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International Schools in Thailand - An Inside Look


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Having seen a large number of questions and debates on this forum regarding various topics related to international schools in Thailand, as well as many erroneous claims, I thought it might be benefic

Just a sad note. It is disappointing that good education is limited the very wealthy families. There is little ethic in that system. For all of us who can't afford 600k per year, let's do what we ca

One thing I found surprising was the percentage of international school teachers with drug and alcohol abuse issues. The stereotype is that government school and language center teachers are the lea

I wish we could afford this. We have two children and simply can't spend that much.

Given that the kids are half Thai, I also see great benefit in bilingual schools, as there is more focus on Thai culture and language. How many of the international schools teach Thai reading and writing? Any thoughts on Sarasas?

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Drug abuse in rampant but not in TOP tier international schools. Soso (Phuket?..) schools and also private Bi-lingual schools I think it is common, but not the norm. A big difference I think comes down to outside hires or domestic hires. Some people just live in Thailand because it is fun and easy.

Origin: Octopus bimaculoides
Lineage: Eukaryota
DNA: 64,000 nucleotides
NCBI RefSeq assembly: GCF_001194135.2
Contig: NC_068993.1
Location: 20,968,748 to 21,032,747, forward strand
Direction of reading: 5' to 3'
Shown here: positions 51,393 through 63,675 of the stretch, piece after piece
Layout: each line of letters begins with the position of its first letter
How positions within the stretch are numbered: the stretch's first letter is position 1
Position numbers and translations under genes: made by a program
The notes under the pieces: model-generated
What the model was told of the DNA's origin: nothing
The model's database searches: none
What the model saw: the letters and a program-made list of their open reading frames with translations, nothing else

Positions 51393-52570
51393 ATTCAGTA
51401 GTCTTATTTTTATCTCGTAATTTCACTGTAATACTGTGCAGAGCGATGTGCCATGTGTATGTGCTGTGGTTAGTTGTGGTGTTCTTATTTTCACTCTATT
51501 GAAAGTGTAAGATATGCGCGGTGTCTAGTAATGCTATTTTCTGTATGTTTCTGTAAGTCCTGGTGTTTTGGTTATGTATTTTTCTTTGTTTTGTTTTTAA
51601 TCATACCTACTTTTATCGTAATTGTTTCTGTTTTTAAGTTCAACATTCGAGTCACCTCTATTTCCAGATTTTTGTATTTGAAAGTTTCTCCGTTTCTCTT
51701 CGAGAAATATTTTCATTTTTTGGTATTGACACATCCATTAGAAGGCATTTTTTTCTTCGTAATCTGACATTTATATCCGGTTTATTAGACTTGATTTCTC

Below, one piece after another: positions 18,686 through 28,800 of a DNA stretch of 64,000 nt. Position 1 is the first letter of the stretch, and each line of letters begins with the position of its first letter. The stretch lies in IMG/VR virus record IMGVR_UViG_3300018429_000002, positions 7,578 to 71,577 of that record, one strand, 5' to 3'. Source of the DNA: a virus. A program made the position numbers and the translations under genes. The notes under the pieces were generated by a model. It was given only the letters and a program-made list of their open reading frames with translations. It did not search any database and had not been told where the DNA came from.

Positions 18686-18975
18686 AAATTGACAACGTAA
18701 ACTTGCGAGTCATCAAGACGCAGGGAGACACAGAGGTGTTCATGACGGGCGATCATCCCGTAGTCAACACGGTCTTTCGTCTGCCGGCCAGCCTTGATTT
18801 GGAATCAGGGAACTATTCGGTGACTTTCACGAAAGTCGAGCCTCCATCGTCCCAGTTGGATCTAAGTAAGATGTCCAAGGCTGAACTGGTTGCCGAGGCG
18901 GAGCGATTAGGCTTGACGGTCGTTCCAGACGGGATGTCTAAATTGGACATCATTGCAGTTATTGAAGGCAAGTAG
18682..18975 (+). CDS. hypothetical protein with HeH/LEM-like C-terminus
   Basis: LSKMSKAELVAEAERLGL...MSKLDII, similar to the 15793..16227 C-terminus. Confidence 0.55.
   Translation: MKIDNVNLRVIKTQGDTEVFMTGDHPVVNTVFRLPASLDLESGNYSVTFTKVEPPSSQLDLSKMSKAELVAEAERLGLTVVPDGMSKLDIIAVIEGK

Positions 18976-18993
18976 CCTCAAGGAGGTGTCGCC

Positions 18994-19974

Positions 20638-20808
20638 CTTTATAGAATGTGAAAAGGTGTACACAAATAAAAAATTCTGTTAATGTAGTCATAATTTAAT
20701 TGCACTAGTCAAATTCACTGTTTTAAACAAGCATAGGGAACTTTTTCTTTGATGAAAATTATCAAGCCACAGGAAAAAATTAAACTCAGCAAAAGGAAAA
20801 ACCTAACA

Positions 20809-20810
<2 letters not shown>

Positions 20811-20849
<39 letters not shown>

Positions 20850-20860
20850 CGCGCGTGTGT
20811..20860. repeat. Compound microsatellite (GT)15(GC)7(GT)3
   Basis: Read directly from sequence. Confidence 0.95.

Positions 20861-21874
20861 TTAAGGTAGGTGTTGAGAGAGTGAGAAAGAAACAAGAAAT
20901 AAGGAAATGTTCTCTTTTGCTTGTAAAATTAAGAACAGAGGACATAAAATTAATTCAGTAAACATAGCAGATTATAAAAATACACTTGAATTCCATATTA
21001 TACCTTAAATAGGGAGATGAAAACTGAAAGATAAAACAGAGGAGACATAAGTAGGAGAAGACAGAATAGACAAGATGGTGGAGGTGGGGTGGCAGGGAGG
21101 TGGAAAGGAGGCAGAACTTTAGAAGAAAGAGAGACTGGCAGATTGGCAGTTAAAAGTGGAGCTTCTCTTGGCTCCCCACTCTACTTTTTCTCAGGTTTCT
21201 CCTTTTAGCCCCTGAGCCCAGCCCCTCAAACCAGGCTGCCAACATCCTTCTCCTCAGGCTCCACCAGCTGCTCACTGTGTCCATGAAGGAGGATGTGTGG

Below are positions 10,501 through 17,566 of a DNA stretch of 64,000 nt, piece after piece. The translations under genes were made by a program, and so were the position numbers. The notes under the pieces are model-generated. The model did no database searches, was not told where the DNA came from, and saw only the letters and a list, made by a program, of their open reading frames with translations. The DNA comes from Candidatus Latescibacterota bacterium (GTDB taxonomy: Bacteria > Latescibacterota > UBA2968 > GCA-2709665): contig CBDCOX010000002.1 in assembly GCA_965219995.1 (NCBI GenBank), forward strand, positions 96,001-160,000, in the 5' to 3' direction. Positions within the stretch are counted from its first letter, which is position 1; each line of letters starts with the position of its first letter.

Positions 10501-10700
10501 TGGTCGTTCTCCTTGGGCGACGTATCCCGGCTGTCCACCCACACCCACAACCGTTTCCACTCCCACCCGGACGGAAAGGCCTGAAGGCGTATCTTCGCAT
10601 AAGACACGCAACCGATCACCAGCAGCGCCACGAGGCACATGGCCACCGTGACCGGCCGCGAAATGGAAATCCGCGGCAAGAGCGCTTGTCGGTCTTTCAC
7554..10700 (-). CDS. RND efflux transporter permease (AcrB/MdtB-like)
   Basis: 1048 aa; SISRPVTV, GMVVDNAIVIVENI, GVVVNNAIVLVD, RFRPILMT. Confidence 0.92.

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How many provide an education to the same level even of a quality comprehensive in the UK let alone a day private school in the uk.

Note these fees are for day pupils . if it were for boarding they would be approaching the same fees as a middle boarding school in the UK. Compare the facilities of these schools and the quality of the teachers with the namesake school in the uk, and they are a poor imitation.

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"All else aside, however, I think the case can be made that if these personal factors are excluded, the higher quality is there. These schools recruit many of the best teachers worldwide, and that comes with a cost."

My daughter attends what could be described as a "Tier 1" international school in Japan since 2008. The price is nearly the same as in Thai.

I have met and spoke to many teachers (none had lasted more than 2 years, except prinicipals). They all said there is a "chain of people" who hop from one country to another, informing each other and even handing over furniture and house stuff to their successors. Nothing like "best teachers worldwide". Just plain folks who are professional educators. What I have gathered, many do that to escape the hell of US public education, bringing their own kids to attend the schools they teach at, at a subsidised price.

Among them, never noticed anything like "teachers" in Thailand, alcohol, drugs or womanizing.

One PE teacher i was friendly with (a fellow Australian) when leaving said "I would not really miss the money". I knew she was on 3 million Yen (that time it was 70,000THB a month).

Those 200K THB salaries are probably more appropriate for the principals and are more like for University lecturers. That calibre of grade 1-12 teachers is neither sought nor available for international schools in Japan, let alone in the 3rd world countries.

The teachers who revealed or semi-revealed their salaries were all where a public teacher of their rank would have been in the US + discounted school for their kids + 1 yearly ticket home + partial housing cost (like 500$ a month).

A couple, both professional teachers with 2 kids confided "We do this 6 times in 6 different countries and our kids are safe, clean and Uni-ready after the world tour". None of them had any illusion they were "world class". That particular couple is now in Vientiane, after Doha, Qatar.

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